ICC loses all credibility

In contrast, the ICC is desperately clinging on making a spectacle out of the Philippines, believing that it can salvage lost reputation.

By TEB

2 days ago

Ranged against former president Rodrigo Duterte, the partisan International Criminal Court had become a body bereft of integrity and which is plunging headlong into perdition.

While yet to be specifically identified as a defendant, the popular former president has been preparing for a legal strategy through a team of luminaries led by international law expert Harry Roque to engage the ICC in its meddlesome effort to investigate his signature war on drugs.

On Thursday, during his visit to the wake of the late president Fidel Ramos, Mr. Duterte sought to be excused from commenting on his successor Chief Executive Ferdinand “Bongbong” Marcos Jr.’s decision to keep the country off the Rome Statute that effectively withdrew its membership in ICC.

Nonetheless, he had strong words against the ICC and gave hints about his legal campaign in the face of the tribunal’s preliminary investigation on the war on drugs.

The ICC will be proven as it really is, considering the fully functioning local judiciary.

Key to the offensive is to establish that the Philippines was never part of the ICC, and thus all its hypocritical efforts cannot be enforced on the country.

“I am a Filipino and it does not have jurisdiction. They never acquired jurisdiction because the Rome agreement was never published in the Official Gazette, especially the laws the Constitution require, especially the penal law that forms part of the law of the land: You must publish it,” according to Duterte.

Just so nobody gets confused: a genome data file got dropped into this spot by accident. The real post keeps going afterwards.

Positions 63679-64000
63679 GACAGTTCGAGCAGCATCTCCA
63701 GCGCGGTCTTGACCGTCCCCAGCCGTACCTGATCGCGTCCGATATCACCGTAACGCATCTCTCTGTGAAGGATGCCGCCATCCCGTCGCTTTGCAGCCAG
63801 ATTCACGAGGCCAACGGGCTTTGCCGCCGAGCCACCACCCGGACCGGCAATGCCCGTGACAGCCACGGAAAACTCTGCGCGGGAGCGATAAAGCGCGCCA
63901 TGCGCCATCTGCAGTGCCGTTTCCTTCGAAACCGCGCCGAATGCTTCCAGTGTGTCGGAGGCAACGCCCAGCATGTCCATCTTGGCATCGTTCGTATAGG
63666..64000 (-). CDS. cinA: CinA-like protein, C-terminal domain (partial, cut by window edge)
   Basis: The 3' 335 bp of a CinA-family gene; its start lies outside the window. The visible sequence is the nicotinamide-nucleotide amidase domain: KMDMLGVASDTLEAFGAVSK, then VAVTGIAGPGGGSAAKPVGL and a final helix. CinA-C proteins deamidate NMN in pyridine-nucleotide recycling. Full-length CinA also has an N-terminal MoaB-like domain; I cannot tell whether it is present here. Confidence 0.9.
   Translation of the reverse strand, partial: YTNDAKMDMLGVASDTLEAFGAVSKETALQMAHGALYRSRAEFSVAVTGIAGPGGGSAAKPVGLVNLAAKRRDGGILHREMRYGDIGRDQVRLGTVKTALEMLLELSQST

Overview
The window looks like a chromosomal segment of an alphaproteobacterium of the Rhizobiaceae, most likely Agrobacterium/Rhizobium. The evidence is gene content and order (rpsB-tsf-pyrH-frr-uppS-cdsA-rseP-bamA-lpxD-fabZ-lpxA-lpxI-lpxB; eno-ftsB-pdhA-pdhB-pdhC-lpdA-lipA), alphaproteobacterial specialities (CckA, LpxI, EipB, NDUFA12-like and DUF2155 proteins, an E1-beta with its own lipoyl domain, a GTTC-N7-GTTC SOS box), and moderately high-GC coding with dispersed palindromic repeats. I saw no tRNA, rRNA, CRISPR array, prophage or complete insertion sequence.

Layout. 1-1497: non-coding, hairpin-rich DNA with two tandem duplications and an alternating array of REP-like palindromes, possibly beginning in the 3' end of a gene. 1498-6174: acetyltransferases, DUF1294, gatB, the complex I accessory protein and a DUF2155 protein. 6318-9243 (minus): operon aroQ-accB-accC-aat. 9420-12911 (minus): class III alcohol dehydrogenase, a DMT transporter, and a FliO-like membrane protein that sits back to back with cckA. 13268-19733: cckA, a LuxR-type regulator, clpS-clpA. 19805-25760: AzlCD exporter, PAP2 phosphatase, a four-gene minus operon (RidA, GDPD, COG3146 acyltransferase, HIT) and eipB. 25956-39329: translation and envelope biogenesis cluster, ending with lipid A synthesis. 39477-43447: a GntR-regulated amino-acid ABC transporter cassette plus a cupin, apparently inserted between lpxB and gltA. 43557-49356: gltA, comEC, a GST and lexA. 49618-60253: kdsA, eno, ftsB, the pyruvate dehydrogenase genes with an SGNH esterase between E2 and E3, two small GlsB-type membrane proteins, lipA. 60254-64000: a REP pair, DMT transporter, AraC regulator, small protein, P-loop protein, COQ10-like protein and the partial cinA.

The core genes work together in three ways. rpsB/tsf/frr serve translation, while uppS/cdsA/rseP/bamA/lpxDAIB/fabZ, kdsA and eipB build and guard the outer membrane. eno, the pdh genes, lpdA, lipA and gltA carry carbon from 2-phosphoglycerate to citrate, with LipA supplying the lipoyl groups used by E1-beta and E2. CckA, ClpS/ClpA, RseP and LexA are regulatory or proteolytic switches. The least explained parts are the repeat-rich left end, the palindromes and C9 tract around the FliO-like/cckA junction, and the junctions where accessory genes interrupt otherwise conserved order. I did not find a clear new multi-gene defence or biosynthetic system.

He was consistent on this regard, which has been drilled among Filipino lawyers, which is the need for a law to be made public through the Official Gazette.

The former leader who remains a favorite whipping boy of foreign media had maintained the ICC has no jurisdiction over him as the Rome Statute was “not effective nor enforceable in the Philippines.”

“Under our law, particularly the New Civil Code, a law shall become effective only upon its publication in the Official Gazette or in a newspaper of general circulation. Devoid of the legal requirement, the Rome Stature is ineffective and unenforceable,” Rody said.

He added “an international law cannot supplant, prevail or diminish a domestic law.”

The Philippines ceased to become an ICC member in March 2019, but the international body claimed it retained jurisdiction since the complaint of the yellow stooge Jude Sabio, which the ICC acted on, covered incidences when the country was a member.

“If I will be prosecuted, it will be a prosecutor who is a Filipino. If I have to be judged, it will be a Filipino judge. If I go to prison, I should go to Muntinlupa.” That’s the classic Duterte that majority of Filipinos continue to respect.

In contrast, the ICC is desperately clinging on making a spectacle out of the Philippines, believing that it can salvage lost reputation by doing the hypocritical liberal democratic movement that boasts billionaire financiers a favor.

It appears Mr. Duterte, despite the end of his six-year term, is not done yet since he appears determined to take on the ICC and plant a sucker punch on its high-raised chin.


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